2. INTRODUCING THE GYNOSOME!!! Scientists discovered a new sex organ on the planet “that challenges everything we knew about sexual selection.” It’s called the gynosome, and it’s found in a rare cave insect in the genius Neotrolga.  Not marine, but worth the mention because it is so, well, awesome.  The gynosome belongs to the female Neotrolga, who can use it to penetrate the male in order to receive sperm and very likely nutrition. These randy bugs get it on for sexual bouts that can last up to 70 hours.  To keep everything in place for these marathon sex sessions, spines along the gynosome slot into specific pounches in the male’s reproductive chamber. Like a lock and key, each species has its own configuration. The locking mechansim ensures that even when a researcher comes to pry a copulating couple apart, the  head and torso of the male will break off before the gynosome will give way. Now there’s a need for conscious uncoupling.  For a fantastic run down of how this works, check out Jason Goldman’s article.  Can’t wait to see Isabella Rosselini’s costume for this one…

Photo: Isabella Rosselini as a lusty bee

Isabella Rossilini as a horny insect in Green Porno

3. While scientists were discovering a new sex organ, science journalists were figuring out how to talk about it. The take home: when naming a new body part, don’t call it what it’s not.

Photo: Newitz blog title

Newitz on why calling the gynosome a penis makes us a little less smart


If you read the coverage of Neotrolga’s discovery in the mainstream media, you’re likely to walk away with the terms “female penis” or “penis-like appendage” in your brain. Afterall, the original research paper used the latter term in the abstract. But, as io9 editor Annalee Newitz notes in her article “Your Penis is Getting the Way of My Science,” this remarkable new discovery was not of a penis, nor a penis-like organ at all.  It was a gynosome, a totally new, totally different kind of sex organ: as stated in #2, it’s an inflatable female receptacle (not a delivery device) that penetrates the male’s sex chamber, enlarges, and locks into place in order to receive “voluminous” amounts of sperm that likely nourish the female as much as they knock her up (for several species, ejaculate is like a protein shake that can get you pregnant).  Given such remarkable and unusual attributes, the gynosome deserves recognition for what it is, a truly novel biological structure. To call it a “penis-like” anything is a disservice to science and to us. As Newitz writes:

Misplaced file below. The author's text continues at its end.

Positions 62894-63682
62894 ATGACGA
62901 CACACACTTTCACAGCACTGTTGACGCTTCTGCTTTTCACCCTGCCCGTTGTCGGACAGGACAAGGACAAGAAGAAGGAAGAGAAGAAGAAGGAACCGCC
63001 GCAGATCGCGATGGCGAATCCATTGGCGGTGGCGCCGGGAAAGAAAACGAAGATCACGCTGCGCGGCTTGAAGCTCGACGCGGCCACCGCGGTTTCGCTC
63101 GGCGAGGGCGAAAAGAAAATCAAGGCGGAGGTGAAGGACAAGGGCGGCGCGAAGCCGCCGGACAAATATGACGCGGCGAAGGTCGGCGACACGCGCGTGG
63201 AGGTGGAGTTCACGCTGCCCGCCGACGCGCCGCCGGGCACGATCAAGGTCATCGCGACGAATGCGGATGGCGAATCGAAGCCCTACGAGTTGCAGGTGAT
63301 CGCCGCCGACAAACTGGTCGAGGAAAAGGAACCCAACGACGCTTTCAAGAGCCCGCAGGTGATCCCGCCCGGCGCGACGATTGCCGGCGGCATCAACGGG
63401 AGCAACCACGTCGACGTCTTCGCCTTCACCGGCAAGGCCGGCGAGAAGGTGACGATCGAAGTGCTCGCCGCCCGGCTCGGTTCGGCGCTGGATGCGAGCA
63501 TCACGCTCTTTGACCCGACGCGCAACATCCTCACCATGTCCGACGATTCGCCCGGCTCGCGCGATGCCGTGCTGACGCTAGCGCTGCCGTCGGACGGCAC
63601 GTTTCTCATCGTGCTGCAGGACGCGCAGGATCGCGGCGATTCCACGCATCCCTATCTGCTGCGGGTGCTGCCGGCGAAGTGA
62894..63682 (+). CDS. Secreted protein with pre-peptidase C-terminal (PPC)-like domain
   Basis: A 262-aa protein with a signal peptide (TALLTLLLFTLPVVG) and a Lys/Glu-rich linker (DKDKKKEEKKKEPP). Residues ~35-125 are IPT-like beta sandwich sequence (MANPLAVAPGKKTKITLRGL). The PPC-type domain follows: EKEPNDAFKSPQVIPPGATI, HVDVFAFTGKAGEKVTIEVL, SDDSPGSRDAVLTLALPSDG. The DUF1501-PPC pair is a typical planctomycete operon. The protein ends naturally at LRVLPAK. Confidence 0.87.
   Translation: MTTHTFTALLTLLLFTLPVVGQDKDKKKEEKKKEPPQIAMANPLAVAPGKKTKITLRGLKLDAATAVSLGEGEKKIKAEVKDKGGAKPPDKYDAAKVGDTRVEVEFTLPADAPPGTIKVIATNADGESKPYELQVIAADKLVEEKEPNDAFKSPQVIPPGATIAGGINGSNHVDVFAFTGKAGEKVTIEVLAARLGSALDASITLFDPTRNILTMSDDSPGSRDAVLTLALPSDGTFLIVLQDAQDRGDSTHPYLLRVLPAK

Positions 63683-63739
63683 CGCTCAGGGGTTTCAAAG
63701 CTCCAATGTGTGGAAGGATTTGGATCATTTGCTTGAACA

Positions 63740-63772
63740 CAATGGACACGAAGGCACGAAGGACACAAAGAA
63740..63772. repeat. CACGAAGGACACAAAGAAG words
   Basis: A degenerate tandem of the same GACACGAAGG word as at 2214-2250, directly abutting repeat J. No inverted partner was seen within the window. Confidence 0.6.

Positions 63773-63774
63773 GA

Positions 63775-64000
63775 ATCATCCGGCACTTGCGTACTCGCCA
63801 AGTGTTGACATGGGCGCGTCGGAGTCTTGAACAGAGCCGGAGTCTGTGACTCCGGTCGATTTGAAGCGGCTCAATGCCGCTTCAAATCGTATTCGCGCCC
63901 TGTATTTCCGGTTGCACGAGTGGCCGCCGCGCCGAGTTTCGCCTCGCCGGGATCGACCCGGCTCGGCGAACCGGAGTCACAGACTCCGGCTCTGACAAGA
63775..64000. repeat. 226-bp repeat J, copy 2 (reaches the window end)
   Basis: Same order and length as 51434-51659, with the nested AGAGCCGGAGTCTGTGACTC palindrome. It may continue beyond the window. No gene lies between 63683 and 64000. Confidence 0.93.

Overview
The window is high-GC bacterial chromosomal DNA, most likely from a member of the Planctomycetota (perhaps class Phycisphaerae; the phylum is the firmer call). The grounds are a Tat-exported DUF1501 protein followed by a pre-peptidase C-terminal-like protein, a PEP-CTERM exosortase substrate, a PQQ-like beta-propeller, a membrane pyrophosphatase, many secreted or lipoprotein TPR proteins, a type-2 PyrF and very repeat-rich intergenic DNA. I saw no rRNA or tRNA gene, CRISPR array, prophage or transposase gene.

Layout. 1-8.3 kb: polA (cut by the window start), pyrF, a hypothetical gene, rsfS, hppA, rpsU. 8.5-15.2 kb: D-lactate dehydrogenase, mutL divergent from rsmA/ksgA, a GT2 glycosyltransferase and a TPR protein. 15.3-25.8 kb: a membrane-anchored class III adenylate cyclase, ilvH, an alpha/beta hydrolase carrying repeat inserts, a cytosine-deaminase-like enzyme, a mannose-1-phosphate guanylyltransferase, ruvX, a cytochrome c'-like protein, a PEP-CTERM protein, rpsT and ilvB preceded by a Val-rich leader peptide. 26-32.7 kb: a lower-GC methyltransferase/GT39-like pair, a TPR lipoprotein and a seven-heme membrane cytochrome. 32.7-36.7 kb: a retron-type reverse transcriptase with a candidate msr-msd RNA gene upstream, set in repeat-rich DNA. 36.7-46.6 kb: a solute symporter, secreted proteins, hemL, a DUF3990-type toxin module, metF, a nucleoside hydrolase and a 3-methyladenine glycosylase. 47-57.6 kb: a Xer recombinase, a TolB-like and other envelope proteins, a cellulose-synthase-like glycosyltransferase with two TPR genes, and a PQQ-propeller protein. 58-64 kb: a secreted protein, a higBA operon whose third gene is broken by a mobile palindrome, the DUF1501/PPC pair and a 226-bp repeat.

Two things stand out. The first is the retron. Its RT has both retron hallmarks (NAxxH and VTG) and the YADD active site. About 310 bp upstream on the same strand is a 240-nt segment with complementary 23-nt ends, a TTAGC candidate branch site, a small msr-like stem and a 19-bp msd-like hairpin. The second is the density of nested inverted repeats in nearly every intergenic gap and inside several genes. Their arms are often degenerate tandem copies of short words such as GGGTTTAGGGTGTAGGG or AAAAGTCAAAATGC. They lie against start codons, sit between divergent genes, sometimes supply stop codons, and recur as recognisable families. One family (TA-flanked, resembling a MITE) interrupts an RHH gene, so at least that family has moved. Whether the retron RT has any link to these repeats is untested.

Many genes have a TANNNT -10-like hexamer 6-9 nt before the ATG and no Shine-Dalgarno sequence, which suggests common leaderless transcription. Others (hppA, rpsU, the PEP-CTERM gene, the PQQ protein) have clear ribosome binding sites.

“When we deprive Neotrogla of her gynosome by calling it a penis, of courseNeotrogla doesn’t care. But we fail to advance the scientific project, which is above all things dedicated to expanding people’s understanding of the world. Instead of learning that there are female bugs with sex organs that behave unlike anything in the human world, articles about a “female penis” reassure readers that nothing could ever exist that challenges the penis/vagina sexual system — nor the system of sexual selection that led to it. And that makes our minds a little smaller.”

Photo: Young article on gynosome

Young, reporting on the gynosome discovery

I can’t blame the scientists for using the term “penis-like” in their description- afterall, the average entomology paper isn’t typically splashed all over major media outlets.  Simplifying the discovery to something that sounded familiar, yet strange, was a great strategy (whether intentional or not) to draw attention to their research (though, new sex organs are probably novel enough to not need a penis joke to get some attention).  But the role of the science journalism world is to take science and turn it into stories that open up further understanding, not shove ideas and revelations into boxes that just don’t fit. We’ve got to be able to build a new, er, box.  The conversation sparked interesting commentary from some great science bloggers including Ed Young over at Not Exactly Rocket Science, along with Jason Goldman, back at io9.  In the end, I think Jason’s argument, drawing from the falls of the once- mighty Pluto and brontosaurus, provides the best rationale for why it matters that we lose the “female penis” analogy.

4. “Finding Nemo lied to your kids, and will do it again in the sequel: finding Dory.”

Photo: clownfish in anemone

Clownfish, more like Oedipus than Nemo. Source.

Sorry Nemo fans, but the truth is out: by the time Nemo dropped into that aquarium tank, his dad Marlin would have morphed into Marlene.  The folks over at The Fisheries Blog summed it up. Check them out for excellent breakdown of pop culture as it relates to fisheries.

5. Color-coded sex change and reverse ejaculation: the ribbon eel (Rhinomuraena quaesita). As young juveniles, these elongate fish are black with a bright yellow stripe along their backs.  Puberty turns the black to blue as the fish develops fully functioning male parts.  A few years later, the blue fades and the whole body turns bright yellow as they change from male to female (protandry).  And here’s a fun fact (besides the colorful sex change): this eel is the only vertebrate known to have its gonads in its tail, located past the anus. This means it has to ejaculate towards—rather than away—from its head.  Good thing they’re so long…keeps ’em from squirting sperm in their eyes.

Photo: juvenile ribbon eel.

Juvenile ribbon eel () (Source)

Photo: adult male ribbon eel

Adult male ribbon eel (Source)

Photo: ribbon eel female

Female ribbon eel (Source)